Global Eyes Photography

The Global Eyes Study Abroad Photography Competition is an opportunity for study abroad returnees to share their international experiences and insights with the greater campus community.

Photo submissions are entered into one of the following categories:

  • City Life
  • Creative/Artistic
  • Culture Most Distinct from SMC
  • Landscape
  • Nature and the Environment
  • People and the Human Spirit
  • Society and Politics
  • The Essence of Study Abroad
  • Best Written Caption

The photographs are chosen for their technical quality as well as the accompanying student written narratives. Category winners, Best Written Caption, and the Best of Show Award are announced at an awards ceremony in April, and the exhibit remains on display in the Durick library throughout the year.

21st Annual Photography Competition

CATEGORY AWARDS

(1st place, 2nd place, 3rd place, and honorable mention (HM) awards)

 

People and the Human Spirit

1.    Stephen Higgins – Mohammed Aziz – The Bookseller
2.    Nettie Hoagland – Education, Awareness, and Facing  Developing in Gatlang Village
3.    Isabella Cigna – Bubbles of Joy
3.    Hayley Jensen – Can’t Stop the Feet
HM. Matthew Pramas – A Modern Relation

Landscape

1.    Rebecca Kuttner – A Liquid Future
2.    Sarah Carlson-McNally – Locals at Pantai Kelating
3.    Ashley Turner – Islands in the Sky

Creative/Artistic

1.    Shelbie Osak – Powdered Paint
2.    Alyssa Nye – Splash of Orange
3.    Margaret Daley – Adventurers’ Hopes and Dreams

Society, Politics, Environment

1.    Nettie Hoagland – To Road to PhD: Exiled Tibetan Buddhist Nuns Study for their Gender Equality
2.    Rachel High – The Many Faces of Modi
3.    Stephen Higgins – The Teachers Protests
HM. Kelly Smith – A Formidable Hope

Nature

1.   Ashley Turner – Thoughts Across the Galaxy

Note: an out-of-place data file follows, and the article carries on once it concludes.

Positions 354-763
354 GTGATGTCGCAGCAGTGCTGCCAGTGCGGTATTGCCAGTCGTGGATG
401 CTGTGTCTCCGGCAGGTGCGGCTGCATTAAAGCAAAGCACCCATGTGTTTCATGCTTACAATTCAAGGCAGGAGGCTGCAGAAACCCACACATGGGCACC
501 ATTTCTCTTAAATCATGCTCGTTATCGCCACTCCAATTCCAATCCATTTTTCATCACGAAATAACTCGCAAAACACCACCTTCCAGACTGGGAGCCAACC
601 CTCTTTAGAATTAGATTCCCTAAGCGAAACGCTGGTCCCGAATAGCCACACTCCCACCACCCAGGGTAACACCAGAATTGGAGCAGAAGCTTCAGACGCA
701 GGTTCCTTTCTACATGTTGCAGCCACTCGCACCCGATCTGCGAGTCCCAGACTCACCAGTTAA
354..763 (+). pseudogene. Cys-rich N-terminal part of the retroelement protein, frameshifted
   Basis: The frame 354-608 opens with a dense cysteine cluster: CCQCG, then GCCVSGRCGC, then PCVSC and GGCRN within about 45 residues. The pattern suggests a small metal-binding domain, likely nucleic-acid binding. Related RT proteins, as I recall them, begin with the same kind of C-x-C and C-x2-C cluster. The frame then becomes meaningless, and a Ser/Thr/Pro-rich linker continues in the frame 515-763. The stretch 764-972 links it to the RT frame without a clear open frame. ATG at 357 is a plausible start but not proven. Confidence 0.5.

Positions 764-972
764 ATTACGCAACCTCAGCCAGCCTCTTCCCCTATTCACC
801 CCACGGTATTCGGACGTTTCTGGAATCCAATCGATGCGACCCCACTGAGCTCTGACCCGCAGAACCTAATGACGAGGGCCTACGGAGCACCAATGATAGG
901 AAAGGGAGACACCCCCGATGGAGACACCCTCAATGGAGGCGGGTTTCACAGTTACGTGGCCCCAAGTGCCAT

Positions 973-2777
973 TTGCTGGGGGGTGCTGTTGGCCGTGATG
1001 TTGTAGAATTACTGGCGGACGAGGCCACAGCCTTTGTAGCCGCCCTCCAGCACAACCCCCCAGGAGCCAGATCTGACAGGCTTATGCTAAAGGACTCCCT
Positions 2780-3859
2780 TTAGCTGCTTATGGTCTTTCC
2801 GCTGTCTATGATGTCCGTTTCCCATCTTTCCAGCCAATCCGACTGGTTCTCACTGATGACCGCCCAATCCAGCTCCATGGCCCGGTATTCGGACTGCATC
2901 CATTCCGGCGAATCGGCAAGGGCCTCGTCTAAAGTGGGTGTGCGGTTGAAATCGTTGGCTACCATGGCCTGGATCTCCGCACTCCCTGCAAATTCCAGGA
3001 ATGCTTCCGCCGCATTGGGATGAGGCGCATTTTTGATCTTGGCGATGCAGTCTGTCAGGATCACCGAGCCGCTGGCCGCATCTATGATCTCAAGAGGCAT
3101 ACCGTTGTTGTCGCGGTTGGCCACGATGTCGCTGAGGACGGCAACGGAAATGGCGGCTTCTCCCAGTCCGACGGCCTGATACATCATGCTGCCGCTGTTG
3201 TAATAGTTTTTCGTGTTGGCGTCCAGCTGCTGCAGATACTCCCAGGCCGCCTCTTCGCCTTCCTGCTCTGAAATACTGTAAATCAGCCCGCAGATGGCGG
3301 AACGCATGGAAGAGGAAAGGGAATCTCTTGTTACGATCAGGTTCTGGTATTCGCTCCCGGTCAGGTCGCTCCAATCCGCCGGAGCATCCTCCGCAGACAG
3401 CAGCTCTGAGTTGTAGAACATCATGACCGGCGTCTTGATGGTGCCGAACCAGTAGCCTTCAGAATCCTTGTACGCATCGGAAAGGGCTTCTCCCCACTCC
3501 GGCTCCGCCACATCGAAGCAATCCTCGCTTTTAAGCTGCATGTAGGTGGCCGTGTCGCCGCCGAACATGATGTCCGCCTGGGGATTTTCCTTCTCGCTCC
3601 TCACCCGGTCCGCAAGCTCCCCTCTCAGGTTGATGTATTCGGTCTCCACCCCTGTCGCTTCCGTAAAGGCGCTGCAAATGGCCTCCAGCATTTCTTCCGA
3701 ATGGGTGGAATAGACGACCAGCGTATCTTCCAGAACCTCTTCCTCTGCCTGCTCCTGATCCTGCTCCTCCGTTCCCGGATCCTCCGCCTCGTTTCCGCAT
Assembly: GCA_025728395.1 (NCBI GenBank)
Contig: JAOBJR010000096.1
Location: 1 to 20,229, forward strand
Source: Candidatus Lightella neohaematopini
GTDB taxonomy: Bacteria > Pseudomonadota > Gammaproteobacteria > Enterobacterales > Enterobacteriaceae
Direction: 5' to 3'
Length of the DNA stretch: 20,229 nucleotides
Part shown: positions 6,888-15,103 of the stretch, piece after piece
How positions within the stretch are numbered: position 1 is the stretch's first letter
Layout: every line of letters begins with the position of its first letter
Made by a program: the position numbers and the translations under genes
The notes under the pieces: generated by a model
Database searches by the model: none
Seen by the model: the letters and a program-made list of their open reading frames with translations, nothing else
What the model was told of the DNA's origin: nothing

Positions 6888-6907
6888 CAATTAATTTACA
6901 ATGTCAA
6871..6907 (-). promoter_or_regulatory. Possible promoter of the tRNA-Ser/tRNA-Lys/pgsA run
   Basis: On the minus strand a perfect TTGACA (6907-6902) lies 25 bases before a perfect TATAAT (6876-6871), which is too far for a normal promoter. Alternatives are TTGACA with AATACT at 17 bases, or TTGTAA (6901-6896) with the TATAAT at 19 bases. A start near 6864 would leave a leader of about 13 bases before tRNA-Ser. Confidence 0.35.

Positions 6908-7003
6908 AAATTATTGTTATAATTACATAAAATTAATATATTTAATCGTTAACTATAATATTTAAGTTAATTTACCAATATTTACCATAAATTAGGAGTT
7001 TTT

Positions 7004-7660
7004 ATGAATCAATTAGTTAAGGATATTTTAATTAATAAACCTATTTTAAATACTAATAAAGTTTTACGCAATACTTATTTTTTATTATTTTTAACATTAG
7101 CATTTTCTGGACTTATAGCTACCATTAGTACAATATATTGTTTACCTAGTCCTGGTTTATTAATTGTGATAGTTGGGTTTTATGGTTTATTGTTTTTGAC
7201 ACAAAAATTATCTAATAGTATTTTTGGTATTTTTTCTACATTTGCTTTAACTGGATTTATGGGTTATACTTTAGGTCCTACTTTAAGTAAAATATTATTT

2.   Anita Curtin – Soaking Up the Sunshine
3.   Alyssa Nye – Locking Eyes with an Elephant

City Life

1.    Sophie De Fries – Another Busy Day Coming to an End
2.    Meredith Paulding – The Tunnel
3.    Matthew Pramas – A Quiet Bustle
HM. Hayley Jensen – The Coop Crew

Culture Most Distinct from SMC

1.    Shelbie Osak – House of Blues
2.    Ashley Turner – The Cham Dance
3.    Anita Curtin – So That The Lost May Be Found

The Essence of Study Abroad

1.    Sarah Carlson-McNally – Tooth Filing Ceremony: Desa Munduk Pakel
2.    Margaret Nevens – Manarola Sunset
3.    Josh Dionne – Doorway to the Past

Best Written Caption

Isabella Cigna – The Mountain Across the Water
Stephen Higgins – Mohammed Aziz – The Bookseller
Nettie Hoagland – Education, Awareness, and Facing Developing in Gatlang Village
Hayley Jensen – Pirogues in Position
Hannah McKelvey – Day Job

 

The Kroger – Krikstone Best of Show Award

Stephen Higgins – Mohammed Aziz – The Bookseller

Category: City Life

Category Winner

“Another Busy Day Coming to an End” by Sophie De Fries
Hong Kong | July 2019

Completing an internship over the summer in Hong Kong was one of the most rewarding, challenging, and exciting experiences of my life. Hong Kong is known for being an incredibly crowded and hectic city, but in instances like the one captured in this photo, Hong Kong displays its beauty and serenity. While it also boasts incredible wilderness, I found the city itself to be the most beautiful aspect.


“The Tunnel” by Meredith Paulding
Japan | November 2019